Hurricanes open NCAA D-II tourney today in Augusta

Photo by Danny Aller

Photo by Danny Aller

AMERICUS -- How's the saying go? "Act like you've been there before?"

Well, what if you haven't?

If you're a Georgia Southwestern State fan, go crazy and worry about the rest later. That's just what they did after the school's first-ever Peach Belt Conference Tournament win last week.

The PBC West Division champs and No. 1 seed Hurricanes toppled fourth-seeded Clayton State with 1,700 fans in attendance to witness a first. It was no upset, but history deserved to be celebrated. And the GSW fans obliged.

"We still stormed the floor," said Hurricanes head coach Mike Leeder, whose team now turns its focus to the Southeast Regional of the NCAA Division II Tournament, which begins today in Augusta as the appearance by GSW marks another first for the program. "The students haven't really had a whole lot of experience (with proper celebration etiquette), but it was great to see everybody excited. Nobody knew what to do, so we all just ran on the floor. We were kind of like, well, we're the higher seed. You usually don't do that. We've got a lot to learn as fans, but they were so excited."

Augusta State officials may be securing their arena now if that excitement is any indication of what could come. Georgia Southwestern State will face Montevallo today in the opening round of the D-II Tournament at Augusta State University. Tip off is at noon.

"It was awful exciting to see Georgia Southwestern come up on the NCAA selection show," Leeder said of seeing the Hurricanes name pop up as a No. 3 seed during the tournament selection show he and the team gathered together to watch last Sunday night.

Do you get the sense they're excited about the Hurricanes' postseason run in Americus? They should be after struggling for much of the first four years under Leeder, who took over at the start of the transition phase from NAIA to D-II in 2006-07.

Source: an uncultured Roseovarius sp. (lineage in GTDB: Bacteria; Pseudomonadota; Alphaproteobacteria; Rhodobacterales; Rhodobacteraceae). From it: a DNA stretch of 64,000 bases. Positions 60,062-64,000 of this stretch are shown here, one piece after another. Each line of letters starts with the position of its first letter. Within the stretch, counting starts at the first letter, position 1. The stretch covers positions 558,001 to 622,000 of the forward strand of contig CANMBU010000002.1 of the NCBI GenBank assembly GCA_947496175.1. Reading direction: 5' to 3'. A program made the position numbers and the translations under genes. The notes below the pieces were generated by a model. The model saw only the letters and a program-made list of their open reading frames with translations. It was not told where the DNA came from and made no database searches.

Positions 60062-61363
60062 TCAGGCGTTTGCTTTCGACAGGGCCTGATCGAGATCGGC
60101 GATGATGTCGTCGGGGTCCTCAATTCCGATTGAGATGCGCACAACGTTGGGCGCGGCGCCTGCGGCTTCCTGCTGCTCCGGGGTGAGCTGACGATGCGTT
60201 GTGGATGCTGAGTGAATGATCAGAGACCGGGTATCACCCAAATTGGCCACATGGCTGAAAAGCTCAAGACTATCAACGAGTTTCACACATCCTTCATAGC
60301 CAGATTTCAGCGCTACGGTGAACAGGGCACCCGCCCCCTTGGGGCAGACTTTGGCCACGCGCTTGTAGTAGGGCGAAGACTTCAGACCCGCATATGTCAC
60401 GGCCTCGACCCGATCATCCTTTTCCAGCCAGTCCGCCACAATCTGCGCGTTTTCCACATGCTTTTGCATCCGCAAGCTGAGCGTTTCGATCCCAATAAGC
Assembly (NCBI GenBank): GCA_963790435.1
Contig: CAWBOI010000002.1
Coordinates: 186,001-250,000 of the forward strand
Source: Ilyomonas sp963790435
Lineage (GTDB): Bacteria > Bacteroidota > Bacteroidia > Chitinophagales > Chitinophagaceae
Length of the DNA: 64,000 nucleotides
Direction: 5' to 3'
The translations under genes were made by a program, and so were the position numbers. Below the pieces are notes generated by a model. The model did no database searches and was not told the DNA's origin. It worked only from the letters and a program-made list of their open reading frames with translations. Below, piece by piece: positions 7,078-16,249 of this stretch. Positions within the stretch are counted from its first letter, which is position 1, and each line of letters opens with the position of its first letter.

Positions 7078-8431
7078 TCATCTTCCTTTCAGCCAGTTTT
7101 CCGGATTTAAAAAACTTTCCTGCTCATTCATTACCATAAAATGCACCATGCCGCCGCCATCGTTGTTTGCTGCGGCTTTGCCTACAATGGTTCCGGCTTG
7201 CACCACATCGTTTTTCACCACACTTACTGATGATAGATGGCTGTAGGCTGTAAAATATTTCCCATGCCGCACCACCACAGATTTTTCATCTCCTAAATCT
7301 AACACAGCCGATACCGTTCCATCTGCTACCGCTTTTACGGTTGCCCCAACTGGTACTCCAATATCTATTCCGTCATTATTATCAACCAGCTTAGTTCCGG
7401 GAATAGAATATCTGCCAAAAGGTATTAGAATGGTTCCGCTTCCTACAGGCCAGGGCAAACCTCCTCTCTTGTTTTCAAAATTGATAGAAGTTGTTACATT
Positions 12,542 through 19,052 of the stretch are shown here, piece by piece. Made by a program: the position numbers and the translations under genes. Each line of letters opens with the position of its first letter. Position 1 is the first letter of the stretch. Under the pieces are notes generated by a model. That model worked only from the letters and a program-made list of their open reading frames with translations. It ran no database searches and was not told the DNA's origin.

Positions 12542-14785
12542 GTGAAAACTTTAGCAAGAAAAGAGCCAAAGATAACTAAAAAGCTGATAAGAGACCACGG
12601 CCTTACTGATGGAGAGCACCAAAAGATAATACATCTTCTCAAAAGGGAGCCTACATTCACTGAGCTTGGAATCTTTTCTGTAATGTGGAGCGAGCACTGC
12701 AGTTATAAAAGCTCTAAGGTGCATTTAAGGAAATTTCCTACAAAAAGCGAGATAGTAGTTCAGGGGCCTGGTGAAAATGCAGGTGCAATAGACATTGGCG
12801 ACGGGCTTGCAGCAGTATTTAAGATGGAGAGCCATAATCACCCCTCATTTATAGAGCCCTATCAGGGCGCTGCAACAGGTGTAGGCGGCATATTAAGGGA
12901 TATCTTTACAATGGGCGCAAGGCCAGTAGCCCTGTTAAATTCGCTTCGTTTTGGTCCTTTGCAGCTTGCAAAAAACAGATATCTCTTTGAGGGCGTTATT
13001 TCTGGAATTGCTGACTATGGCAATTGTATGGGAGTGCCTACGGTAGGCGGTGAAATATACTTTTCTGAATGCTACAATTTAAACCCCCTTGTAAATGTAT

"(There's) definitely (more excitement) from being here last year and just watching," said Hurricanes junior forward and Peach Belt Conference Player of the Year Phillip Brown. "There's definitely a difference and a lot more people coming up to you (asking about the team)."

The Hurricanes (20-8) have already beaten Montevallo (18-10, Southeast Region No. 6 seed) twice in PBC play, both times by double digits. GSW freshman guard Collin Slotter, who was named PBC Newcomer of the Year, went for 18 and 23 points in both wins, hitting 5-of-11 from 3-point range.

"They say it's hard to beat a team three times, but at the same time we kind of know them and what it takes to beat them," Slotter said this week at practice.

Leeder agrees when given the choice of playing a team he hasn't faced all season. The selection committee chose to pair GSW and Montevallo again instead of a GSW-Anderson (S.C) matchup.

Anderson, the No. 7 seed in the SE Regional, will face No. 2 seed Lincoln-Memorial. The winners of each game will then play Sunday.

The regional championship game, meanwhile, will be played Tuesday evening, with the winner advancing to the Elite Eight, which will be held in Springfield, Mass., March 23-24, and 26.

GSW ended up being upset by UNC Pembroke in the semis of the Peach Belt tourney before being selected for the NCAAs. They remain one of the most dangerous teams with three consistent scorers in Brown, Slotter and PBC second-team selection Trayce Macon. And that's without mentioning 3-point bombers Evan Mobley and Talmadge Bell, who are part of a team that has shot 603 treys this season, more than 20 attempts per game.

"We haven't lost two games in a row all season so we've just got to bounce back (again)," Macon said. "We're going to be marked. Every team is going to come after us with their best shot."

This will be the first regional appearance by a team, in any sport, at GSW since the university joined NCAA Division five years ago. So don't blame the fans for their excitement. Leeder hopes they'll get used to it.

"People had no idea it would be like this at this level because we were NAIA for so long," Leeder said. "This is such a new experience. It's been a lot of fun. It really has been."